WASHINGTON—I am fascinated by the similarities between Russia and Latin America. The latest wave of repression against critics of President Vladimir Putin in Russia and the victory obtained by Ecuadorian President Rafael Correa in last Sunday’s referendum, which provides a green light toward setting up a constituent assembly that will give him authoritarian powers, remind us that despotic populism is alive and kicking.

Last month I co-chaired a seminar at Harvard University’s Davis Center with Russian scholar Tatiana Vorozheykina, an expert on comparative Russian/Latin American studies. Her view of Latin America is more optimistic than mine. For her, Russia is less free because it lacks the kind of civil society that many Latin American nations enjoy, facilitating Putin’s pervasive control.

Last weekend’s detentions in Moscow and St. Petersburg of members of the Other Russia, an opposition organization that includes former chess champion Garry Kasparov as one of its leaders, are a reminder that Russia is a ruthless autocracy. Under Putin’s government, we have seen continued brutal assaults on Chechnya, the replacement of regional governments with centrally appointed cronies, the persecution of businessmen associated with opposition groups, the state takeover of privately owned giants in the energy sector, the muzzling of the broadcast media, the mysterious murders of journalists and spies, the suppression of street demonstrations and the initial moves toward the appointment of the president’s preferred successor.

With the exception of Venezuela, the authoritarian institutions operating under democratically elected governments in Latin America are not as bad as Russia’s. It is true that power is more decentralized in Latin America, where governments have not been able or willing to wrest back economic influence from the private interests that surfaced during the market reforms of the 1990s, and where the institutions of the state are too weak to suppress voluntary associations and civic activity.

If we compare Mexico and Russia, the evidence seems to confirm Vorozheykina’s views. Mexico was also dominated by a party-state for much of the 20th century and underwent a process of reform in the 1990s aimed at fostering liberal democracy and privatizing a large part of the economy. Despite its many flaws, reform improved the political and economic environment. In Russia, liberal democracy never quite surfaced, and, according to Vorozheykina, “economic reform did not amount to transferring assets from the state to the private sector but from private hands to private hands using the state trademark.” In other words, the collapse of the Soviet Union was followed by the capture of the state by certain factions. Putin then reacted against the oligarchy of the 1990s by establishing his own oligarchy. By contrast, although there was much crony capitalism and the reforms did not exactly produce Jeffersonian checks and balances, Mexico’s system is freer.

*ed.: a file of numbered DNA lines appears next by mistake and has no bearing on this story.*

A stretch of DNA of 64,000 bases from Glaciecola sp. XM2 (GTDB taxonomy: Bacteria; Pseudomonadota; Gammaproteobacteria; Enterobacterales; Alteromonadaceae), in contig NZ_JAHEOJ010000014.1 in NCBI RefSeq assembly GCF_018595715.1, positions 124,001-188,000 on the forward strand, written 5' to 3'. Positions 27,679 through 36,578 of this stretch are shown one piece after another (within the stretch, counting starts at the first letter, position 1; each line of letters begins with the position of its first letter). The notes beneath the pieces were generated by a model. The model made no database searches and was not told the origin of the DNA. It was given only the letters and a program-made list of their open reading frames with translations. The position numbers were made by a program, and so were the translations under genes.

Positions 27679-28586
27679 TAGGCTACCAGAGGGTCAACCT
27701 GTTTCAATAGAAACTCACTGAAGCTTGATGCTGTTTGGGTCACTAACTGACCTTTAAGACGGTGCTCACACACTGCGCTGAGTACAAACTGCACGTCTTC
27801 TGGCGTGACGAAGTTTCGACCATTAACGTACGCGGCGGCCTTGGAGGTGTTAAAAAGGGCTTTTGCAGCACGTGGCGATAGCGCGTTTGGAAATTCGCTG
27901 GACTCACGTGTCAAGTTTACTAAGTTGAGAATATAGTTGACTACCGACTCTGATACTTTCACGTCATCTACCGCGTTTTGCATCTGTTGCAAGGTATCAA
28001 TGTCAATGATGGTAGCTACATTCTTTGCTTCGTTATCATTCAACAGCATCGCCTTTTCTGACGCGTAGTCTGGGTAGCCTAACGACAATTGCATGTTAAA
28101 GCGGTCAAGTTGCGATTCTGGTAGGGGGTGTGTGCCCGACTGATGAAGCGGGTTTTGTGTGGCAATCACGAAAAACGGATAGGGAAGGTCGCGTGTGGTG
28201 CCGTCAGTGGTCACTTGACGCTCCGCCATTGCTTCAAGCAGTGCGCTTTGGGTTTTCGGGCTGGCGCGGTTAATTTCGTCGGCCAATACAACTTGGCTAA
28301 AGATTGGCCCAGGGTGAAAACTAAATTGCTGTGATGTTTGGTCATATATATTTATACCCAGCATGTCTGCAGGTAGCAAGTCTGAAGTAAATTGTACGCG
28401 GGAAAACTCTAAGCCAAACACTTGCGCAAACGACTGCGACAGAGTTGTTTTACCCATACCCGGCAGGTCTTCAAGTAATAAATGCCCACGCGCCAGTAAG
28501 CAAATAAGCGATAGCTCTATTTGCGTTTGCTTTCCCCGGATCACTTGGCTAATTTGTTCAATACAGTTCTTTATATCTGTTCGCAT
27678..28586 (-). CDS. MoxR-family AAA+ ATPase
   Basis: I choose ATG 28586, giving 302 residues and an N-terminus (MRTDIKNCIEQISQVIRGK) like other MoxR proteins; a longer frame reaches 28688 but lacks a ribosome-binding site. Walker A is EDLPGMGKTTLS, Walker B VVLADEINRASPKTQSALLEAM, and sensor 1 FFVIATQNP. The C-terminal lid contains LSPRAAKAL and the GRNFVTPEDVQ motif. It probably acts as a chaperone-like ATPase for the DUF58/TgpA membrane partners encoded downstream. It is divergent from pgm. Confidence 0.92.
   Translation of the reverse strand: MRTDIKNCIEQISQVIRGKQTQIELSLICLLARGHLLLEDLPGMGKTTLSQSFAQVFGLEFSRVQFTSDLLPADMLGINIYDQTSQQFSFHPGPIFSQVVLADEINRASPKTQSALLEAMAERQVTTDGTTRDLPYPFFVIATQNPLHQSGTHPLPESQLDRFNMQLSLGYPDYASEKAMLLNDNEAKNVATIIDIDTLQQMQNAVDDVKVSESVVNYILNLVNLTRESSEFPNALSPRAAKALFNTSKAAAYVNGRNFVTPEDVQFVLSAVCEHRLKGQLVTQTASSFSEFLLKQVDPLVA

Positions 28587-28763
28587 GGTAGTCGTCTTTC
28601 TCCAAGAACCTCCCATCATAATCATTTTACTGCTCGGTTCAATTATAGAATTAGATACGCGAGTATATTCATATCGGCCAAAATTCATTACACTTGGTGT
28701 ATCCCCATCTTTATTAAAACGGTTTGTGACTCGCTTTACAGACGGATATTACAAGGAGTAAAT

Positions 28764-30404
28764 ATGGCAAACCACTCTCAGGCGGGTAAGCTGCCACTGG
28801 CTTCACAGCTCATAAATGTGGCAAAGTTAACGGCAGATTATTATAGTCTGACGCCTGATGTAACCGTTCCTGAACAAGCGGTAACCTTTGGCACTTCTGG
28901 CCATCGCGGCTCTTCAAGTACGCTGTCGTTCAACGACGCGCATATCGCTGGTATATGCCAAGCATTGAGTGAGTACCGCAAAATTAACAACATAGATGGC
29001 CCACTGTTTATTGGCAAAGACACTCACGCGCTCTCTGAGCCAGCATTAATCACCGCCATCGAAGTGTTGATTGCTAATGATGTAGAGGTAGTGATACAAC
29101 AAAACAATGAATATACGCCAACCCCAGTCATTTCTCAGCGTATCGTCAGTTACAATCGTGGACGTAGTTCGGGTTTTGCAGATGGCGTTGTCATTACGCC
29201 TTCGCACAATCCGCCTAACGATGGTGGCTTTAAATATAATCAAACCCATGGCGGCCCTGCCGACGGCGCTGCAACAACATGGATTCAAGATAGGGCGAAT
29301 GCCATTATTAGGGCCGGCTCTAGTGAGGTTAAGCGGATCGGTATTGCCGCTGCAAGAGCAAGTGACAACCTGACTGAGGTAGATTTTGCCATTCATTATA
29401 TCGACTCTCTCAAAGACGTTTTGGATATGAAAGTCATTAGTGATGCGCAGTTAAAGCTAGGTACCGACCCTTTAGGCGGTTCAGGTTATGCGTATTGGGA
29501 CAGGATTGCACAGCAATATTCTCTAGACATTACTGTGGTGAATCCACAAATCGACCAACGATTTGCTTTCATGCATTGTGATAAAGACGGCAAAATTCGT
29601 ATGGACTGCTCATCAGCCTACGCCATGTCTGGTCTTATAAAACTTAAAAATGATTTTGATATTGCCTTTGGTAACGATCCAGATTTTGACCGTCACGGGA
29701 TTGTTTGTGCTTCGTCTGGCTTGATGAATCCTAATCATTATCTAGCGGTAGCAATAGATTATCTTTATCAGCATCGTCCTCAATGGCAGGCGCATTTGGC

I would point out, however, that, with the return of populism to various parts of Latin America, a number of countries are headed in the direction of Russia, albeit with less geopolitical gravitas. The formula usually combines a democratic origin, the dismantling of republican institutions from within and reliance on natural resources that are in high demand in the international markets. Last Sunday, Ecuadorians voted in large numbers to essentially rewrite the constitution. In this, Correa, who wants to replace democracy with an authoritarian regime, is following the example of his friend Hugo Chavez and of Bolivia’s Evo Morales. And if Mexico’s and Peru’s current governments do not deliver economic improvement, we could easily see populists taking over the reins of power there too.

There are differences of degree and the contexts vary, but Russia and Latin America are the products of histories dominated by the absence of civil rights and property rights. In Russia, all land belonged to the czar or the nobility until the 19th century; peasants—the majority of the population—were beholden to the state or to private landlords. Then the communists replaced the czar. The absence of a liberal tradition doomed the transition to liberal democracy and the market economy in the 1990s—thence Putin’s Russia. In Latin America, the republics of the 19th century preserved the oligarchic structure of the colony. In the 20th century, they mostly experimented with populist democracy and military dictatorship, a less perfect type of tyranny than Russia’s communist system—which explains the emergence of what Vorozheykina calls a “more vibrant civil society” in Latin America.

Recent developments prove that the populist republic is not a thing of the past in Latin America. And the populist republic—the combination of democratic appearances and autocratic controls, sustained by the sale of oil and minerals—has much in common with Putin’s Russia.